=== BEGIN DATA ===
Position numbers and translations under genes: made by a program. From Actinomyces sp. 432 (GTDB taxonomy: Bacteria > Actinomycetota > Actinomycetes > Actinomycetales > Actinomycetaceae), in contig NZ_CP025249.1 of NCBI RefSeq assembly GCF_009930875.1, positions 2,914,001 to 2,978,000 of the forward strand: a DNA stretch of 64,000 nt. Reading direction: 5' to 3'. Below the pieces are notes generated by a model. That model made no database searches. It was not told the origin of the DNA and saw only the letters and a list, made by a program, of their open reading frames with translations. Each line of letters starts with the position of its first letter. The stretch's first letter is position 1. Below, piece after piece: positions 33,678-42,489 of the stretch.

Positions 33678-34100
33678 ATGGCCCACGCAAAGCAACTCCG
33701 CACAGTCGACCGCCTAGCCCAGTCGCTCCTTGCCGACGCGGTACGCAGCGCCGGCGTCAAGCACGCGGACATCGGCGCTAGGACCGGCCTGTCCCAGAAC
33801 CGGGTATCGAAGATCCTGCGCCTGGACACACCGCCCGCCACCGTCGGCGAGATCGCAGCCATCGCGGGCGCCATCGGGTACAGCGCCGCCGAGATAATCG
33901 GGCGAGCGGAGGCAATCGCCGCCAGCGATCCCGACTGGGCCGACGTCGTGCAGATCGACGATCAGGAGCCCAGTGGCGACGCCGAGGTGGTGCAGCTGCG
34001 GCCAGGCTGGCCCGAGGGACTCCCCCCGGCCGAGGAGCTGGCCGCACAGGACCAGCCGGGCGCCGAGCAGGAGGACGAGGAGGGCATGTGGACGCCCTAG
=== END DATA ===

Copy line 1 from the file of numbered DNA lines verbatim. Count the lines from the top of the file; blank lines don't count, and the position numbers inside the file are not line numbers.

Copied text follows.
Position numbers and translations under genes: made by a program. From Actinomyces sp. 432 (GTDB taxonomy: Bacteria > Actinomycetota > Actinomycetes > Actinomycetales > Actinomycetaceae), in contig NZ_CP025249.1 of NCBI RefSeq assembly GCF_009930875.1, positions 2,914,001 to 2,978,000 of the forward strand: a DNA stretch of 64,000 nt. Reading direction: 5' to 3'. Below the pieces are notes generated by a model. That model made no database searches. It was not told the origin of the DNA and saw only the letters and a list, made by a program, of their open reading frames with translations. Each line of letters starts with the position of its first letter. The stretch's first letter is position 1. Below, piece after piece: positions 33,678-42,489 of the stretch.